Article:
Catering to new markets

posted on 14th March 2023
Catering to new markets

Catering and in-flight services company Ferier is adapting to changing market dynamics in Europe. Mark Pilling reports

Poland’s Ferier has carved out a significant market for itself in the eight years since its formation in 2014. It has a diverse customer base ranging from low-cost carriers to top-end business aviation players, to whom it delivers a range of catering and in-flight services. The company is also a partner of Gategroup in Poland, and recently joined ACA, the Airline Catering Association.
Ferier’s management team of Chief Executive Pawel Litkiewicz and Commercial Manager Joanna Kordel is diversifying its product offer as traffic volumes pick up. “Traffic in Poland has recovered, and business levels will grow, not rapidly, but at a reasonable pace this year,” outlined Litkiewicz. “We are already responding to a several tenders for new catering service, so things are looking promising.”
“However, the catering market looks a little different in the post-Covid era,” said Kordel. “Pre-Covid, airlines would have several aircraft on overnight stays in Poland that would be locally catered on departure in the morning,” she explained. Airlines have changed working practices to reduce overnight stays and the need for local catering.
“In addition, many airlines have simplified their on-board catering offer, changing their product so they can get supplies from their home bases – meaning they no longer order in Poland,” she explained.
This change was driven partly by a need to make the on-board product simpler and safer when the virus was at its peak, and partly by a desire to reduce costs. “It was the same for low-cost and network carriers,” said Kordel. There could be a change back to a larger product range at some point, but the likelihood is that it will be a permanent move.
Faced with such changes to its main product offer as airline needs change, Ferier is branching out. “Everything we look at is the in-flight business, but we are diversifying from the classic catering to on-board retail management for a wider variety of clients,” said Kordel.
In summer 2022, Ferier began working with a handful of charter carriers offering a ‘no-risk‘ on-board retail product, explained Kordel. “Our advantage is we are able to do this on a local basis and in a very flexible way,” she said. Three carriers took the service where Ferier delivers the on-board catering, duty-free and retail products that are sold by the airline’s cabin crew. “It works for carriers flying point to point with a small fleet,” she added.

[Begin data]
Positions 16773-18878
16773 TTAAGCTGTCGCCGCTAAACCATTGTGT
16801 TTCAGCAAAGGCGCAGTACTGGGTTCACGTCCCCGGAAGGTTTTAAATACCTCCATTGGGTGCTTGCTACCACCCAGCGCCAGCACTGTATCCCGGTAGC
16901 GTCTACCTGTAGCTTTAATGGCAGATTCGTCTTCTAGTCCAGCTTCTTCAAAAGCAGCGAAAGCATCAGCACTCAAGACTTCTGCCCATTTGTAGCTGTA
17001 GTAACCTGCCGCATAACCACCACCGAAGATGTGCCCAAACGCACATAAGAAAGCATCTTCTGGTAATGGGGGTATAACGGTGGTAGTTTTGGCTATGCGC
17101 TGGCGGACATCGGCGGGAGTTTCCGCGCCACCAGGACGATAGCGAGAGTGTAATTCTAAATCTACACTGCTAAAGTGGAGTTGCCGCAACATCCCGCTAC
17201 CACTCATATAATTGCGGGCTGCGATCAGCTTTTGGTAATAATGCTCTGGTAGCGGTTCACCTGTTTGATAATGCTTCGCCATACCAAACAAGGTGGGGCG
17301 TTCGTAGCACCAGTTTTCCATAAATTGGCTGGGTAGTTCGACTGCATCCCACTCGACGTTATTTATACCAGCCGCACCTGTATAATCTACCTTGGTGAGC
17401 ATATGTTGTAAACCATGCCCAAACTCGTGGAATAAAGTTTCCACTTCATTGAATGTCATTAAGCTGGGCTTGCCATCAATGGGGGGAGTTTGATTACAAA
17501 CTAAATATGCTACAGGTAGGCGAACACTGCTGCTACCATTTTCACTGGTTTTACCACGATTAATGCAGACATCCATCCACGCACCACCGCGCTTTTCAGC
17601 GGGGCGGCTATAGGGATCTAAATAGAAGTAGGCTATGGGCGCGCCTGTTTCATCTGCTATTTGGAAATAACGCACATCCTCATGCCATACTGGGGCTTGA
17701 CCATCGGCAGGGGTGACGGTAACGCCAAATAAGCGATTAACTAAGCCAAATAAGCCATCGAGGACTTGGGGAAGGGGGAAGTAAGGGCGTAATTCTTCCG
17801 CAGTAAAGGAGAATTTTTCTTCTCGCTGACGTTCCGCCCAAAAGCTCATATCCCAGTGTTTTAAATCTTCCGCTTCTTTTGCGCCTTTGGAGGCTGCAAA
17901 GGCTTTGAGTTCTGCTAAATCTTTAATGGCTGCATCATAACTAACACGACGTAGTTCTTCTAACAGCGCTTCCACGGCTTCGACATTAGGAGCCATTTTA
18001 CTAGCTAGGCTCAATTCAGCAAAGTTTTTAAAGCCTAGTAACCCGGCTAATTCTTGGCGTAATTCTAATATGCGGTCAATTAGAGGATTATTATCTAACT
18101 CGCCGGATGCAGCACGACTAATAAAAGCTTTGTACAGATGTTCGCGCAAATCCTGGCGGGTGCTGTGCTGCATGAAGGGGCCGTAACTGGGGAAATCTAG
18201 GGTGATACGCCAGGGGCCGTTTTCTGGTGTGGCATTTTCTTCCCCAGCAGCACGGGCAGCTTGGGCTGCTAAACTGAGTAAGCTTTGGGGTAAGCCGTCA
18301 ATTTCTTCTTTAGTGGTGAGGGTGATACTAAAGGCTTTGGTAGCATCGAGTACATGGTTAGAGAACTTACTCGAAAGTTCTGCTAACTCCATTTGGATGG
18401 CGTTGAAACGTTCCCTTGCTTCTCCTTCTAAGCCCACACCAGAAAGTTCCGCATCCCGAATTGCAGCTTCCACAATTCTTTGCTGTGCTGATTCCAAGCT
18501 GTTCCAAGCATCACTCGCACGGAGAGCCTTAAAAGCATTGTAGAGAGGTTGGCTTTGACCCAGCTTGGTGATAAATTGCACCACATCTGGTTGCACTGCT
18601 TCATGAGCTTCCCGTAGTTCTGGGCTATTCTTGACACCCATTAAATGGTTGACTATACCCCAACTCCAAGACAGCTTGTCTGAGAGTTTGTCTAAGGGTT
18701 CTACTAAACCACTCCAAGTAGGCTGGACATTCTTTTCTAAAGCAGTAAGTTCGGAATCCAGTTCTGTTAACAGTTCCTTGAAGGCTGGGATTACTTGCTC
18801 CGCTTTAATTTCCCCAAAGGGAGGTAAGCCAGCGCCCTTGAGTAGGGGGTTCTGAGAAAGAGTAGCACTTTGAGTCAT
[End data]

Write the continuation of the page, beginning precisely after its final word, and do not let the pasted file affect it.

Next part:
“We changed our approach to risk,” said Kordel. “The airline doesn’t pay for anything.” It has been a successful move, with the airline and the tour operator able to offer an improved passenger experience and Ferier also making a return.
Kordel is confident this seasonal business can resume this year after its promising start. “We already see that the charter segment is likely to grow in Poland [in 2023] so we hope to definitely do more on-board programmes,” she said.

Business aviation
The business aviation market is a smaller segment of Ferier’s business, said Litkiewicz. “However, we are seeing more general aviation, business and VIP customers,” Kordel pointed out. “The needs of this market are completely different to airlines. The orders are usually at short notice and there are no standard menus.”
Ferier will continue to target the business aviation sector and is further diversifying in partnership with airports to offer PRM (passenger with reduced mobility) services. “We provide this service at Gdansk and would like to expand to other locations,” said Kordel.
Another business line being developed is Ferier Logistics: the company is taking advantage of its existing infrastructure to provide warehouse and logistics support for customers at its network of five airports in Poland, she explained.
This year Ferier expects to add some 30 staff to reach a complement of 120 as it restores its numbers to almost pre-Covid levels, said Litkiewicz. It has been able to ramp up fairly seamlessly by recruiting experienced staff that have worked in both aviation and non-aviation businesses.
Ferier’s operation, which currently offers services at Poland’s five main airports of Warsaw, Gdansk, Krakow, Katowice and Wroclaw (but is also licensed and able to provide services at other Polish airports), sees it working with a network of suppliers to provide its catering assembly lines with products. “This ensures we can flex up and down as demand dictates, so our fixed costs are not huge,” said Litkiewicz.
This year the firm will focus on rebuilding its Polish business base while keeping an eye on opportunities elsewhere if there is a suitable opportunity, said Litkiewicz.
One of Ferier’s advantages is the strong relationships with airlines that Litkiewicz and Kordel have built up during their careers, both having worked with other ground services companies in Poland.
The firm is one of three catering service providers in the country. Competition is strong and pricing is too, but relationships and the ability to deliver are critical. “It is vital to deliver the quality and punctuality that airlines need – it is more important than every single Euro in the menu,” said Litkiewicz.
Post-Covid, it is Litkiewicz’s view that carriers recognise more than ever how important a strong ground service is to their product. “It’s not all about prices; it is more about customer focus, flexibility and being able to deliver,” he said.